Filter hold-up can also be limited by reducing the number of filters used in sterile filtration. If it is possible to use one filter, it is something to consider; however, most fill processes will require two sterilizing filters.
Product loss also occurs during the filling process. After filtration, the sterile drug product is connected to the filling line and filled into its primary container – such as a vial, syringe, or cartridge. During this process, product is lost to a line purge, line losses, transfer loss, and weight checks.
A line purge is the process of drawing drug product into the filling line and immediately dispensing a set volume of solution. This process purges the filling line of all air before the fill is started to ensure accurate and consistent volume dispensing. This typically results in a loss of at least 10 mL per filling line.
Throughout filling, weight checks are performed to ensure fill volumes are consistent across the entire batch. If destructive weight checks are performed, which is most common, then this check will consume one filled container every 50 to 150 filled units for each fill head used. In addition to this, several consecutive passing weight checks will be required to start the fill, and the final filled unit will be pulled for a weight check to bracket the end of a fill. The amount of loss depends on many factors – the fill volume, the frequency of weight checks, and how many fill heads are used – however, as an example, if weight checks are performed for every 100 units, the fill volume is 1 mL, and only one fill head is used, then at least 13 mL of drug product will be lost to weight checks for a 1,000 unit fill (that’s three initial weight checks, nine performed every 100 units filled, and one last weight check). More weight checks will be performed if any fall out of specification during the fill.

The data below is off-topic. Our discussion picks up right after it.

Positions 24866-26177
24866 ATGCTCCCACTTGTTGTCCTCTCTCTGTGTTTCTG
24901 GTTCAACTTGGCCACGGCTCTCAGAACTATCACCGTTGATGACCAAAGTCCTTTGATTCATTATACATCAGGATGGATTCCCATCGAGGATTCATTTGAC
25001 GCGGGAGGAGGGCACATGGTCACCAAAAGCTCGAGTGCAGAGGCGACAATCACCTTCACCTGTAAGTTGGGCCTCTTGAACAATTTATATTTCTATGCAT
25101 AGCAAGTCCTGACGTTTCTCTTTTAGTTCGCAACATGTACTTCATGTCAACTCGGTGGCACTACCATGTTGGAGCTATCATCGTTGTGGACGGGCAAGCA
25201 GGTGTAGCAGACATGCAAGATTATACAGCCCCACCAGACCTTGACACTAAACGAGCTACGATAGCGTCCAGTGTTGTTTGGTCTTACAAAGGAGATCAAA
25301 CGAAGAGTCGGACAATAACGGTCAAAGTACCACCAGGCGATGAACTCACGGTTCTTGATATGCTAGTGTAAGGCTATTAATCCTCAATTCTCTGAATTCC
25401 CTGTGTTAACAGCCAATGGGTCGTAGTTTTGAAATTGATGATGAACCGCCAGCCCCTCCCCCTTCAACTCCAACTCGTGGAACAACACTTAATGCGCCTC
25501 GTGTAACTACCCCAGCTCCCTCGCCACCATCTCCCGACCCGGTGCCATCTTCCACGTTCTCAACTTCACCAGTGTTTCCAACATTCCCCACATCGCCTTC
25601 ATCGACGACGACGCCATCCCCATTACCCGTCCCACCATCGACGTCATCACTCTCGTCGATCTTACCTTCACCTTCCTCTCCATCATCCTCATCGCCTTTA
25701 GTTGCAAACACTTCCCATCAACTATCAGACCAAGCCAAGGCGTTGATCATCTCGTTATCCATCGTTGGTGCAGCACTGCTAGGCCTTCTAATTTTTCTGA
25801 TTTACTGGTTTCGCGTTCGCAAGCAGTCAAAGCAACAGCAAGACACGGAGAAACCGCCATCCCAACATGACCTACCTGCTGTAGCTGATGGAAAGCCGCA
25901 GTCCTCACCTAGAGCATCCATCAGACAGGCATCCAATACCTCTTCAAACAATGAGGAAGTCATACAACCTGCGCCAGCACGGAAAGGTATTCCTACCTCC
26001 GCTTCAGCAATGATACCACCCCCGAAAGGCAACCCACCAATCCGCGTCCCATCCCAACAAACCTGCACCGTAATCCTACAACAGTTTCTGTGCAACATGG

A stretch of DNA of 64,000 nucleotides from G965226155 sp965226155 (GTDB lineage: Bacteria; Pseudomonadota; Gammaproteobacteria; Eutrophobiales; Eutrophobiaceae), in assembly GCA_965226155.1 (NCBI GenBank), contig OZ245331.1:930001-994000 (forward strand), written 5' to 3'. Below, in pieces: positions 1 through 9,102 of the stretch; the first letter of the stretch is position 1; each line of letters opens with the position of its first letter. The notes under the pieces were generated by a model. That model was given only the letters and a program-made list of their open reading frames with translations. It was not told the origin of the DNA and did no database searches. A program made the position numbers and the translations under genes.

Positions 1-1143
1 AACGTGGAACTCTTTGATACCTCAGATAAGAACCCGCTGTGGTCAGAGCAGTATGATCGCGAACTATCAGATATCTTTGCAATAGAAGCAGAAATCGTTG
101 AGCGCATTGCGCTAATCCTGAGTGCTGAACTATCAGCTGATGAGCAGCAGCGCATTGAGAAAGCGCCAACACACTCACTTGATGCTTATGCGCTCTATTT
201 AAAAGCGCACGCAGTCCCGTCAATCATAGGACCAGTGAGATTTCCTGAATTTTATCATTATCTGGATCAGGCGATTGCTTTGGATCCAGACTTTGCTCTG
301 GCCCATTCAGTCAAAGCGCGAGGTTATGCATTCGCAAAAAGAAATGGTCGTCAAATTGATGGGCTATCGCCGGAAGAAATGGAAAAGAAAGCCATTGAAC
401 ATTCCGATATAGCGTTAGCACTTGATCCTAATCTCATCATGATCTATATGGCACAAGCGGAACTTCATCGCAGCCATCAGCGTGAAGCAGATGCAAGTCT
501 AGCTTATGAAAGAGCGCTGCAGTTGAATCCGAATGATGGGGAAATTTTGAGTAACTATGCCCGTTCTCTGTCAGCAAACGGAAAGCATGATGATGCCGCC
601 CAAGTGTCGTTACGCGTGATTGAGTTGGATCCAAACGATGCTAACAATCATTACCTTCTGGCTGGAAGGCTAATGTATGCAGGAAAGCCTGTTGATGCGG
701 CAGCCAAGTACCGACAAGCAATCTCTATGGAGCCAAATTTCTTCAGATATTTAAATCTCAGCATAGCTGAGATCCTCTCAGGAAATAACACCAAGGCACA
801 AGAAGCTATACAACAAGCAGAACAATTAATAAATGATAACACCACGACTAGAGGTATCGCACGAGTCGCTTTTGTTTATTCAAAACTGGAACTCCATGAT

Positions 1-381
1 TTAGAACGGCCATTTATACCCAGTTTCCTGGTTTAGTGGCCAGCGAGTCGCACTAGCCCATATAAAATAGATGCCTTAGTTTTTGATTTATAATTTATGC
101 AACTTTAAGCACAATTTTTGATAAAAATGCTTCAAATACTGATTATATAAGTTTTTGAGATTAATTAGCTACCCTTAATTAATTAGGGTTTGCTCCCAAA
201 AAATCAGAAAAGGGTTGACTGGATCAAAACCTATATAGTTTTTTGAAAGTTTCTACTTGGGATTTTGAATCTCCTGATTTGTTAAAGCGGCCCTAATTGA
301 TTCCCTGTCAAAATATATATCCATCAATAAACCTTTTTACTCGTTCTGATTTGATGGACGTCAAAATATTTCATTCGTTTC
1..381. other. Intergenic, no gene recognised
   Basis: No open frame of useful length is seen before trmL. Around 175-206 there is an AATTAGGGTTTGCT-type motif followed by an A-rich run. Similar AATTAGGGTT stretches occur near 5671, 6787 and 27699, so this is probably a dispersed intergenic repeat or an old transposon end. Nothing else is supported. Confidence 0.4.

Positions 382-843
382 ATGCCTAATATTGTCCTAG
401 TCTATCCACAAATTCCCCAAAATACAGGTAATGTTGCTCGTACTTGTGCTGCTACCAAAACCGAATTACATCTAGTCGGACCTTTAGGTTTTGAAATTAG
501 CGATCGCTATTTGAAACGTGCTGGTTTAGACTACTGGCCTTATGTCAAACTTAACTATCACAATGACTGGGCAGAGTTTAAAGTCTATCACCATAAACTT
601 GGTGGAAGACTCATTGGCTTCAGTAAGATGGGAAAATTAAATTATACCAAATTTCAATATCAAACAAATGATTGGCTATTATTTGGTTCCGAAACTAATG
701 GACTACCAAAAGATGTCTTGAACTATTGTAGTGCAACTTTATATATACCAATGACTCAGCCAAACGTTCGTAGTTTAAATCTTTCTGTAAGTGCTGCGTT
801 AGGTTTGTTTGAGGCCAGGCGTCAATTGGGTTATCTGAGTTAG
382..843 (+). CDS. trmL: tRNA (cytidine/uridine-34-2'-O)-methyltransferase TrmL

Finally, line losses and transfer loss are expected during filling. Air bubbles often get pulled into the fill line near the end of a fill. Air in the line signals that dispense volumes will not be accurate or consistent, and if these bubbles cannot be removed from the line before they reach the pump, then the fill will end.
Additionally, the fill will end once air reaches the outlet of the pump. Unlike solution, air is compressible. When air reaches the outlet of the pump, the air will compress during pumping, preventing the required volume of solution from moving through the fill line and being dispensed into the container. This can also cause dribble, as compressed air will return to its normal volume between pumps, pushing product out of the fill needle while the next container is being positioned for filling. Therefore, the fill ends once air is observed at the outlet of the pump. Any unused product remaining in the filling line will contribute to product loss.
Solutions to reduce loss during sterile filling
Reducing losses in sterile filling involves a few similar strategies to those used in filtration. Line losses can be limited by reducing the length and inner diameter (ID) of the tubing used. Reducing length will have no impact on the fill, but narrowing the ID of the tubing can add stress to the system and potentially slow filling. This should be optimized to ensure the fill progresses without too much backpressure in the filling line while limiting product loss.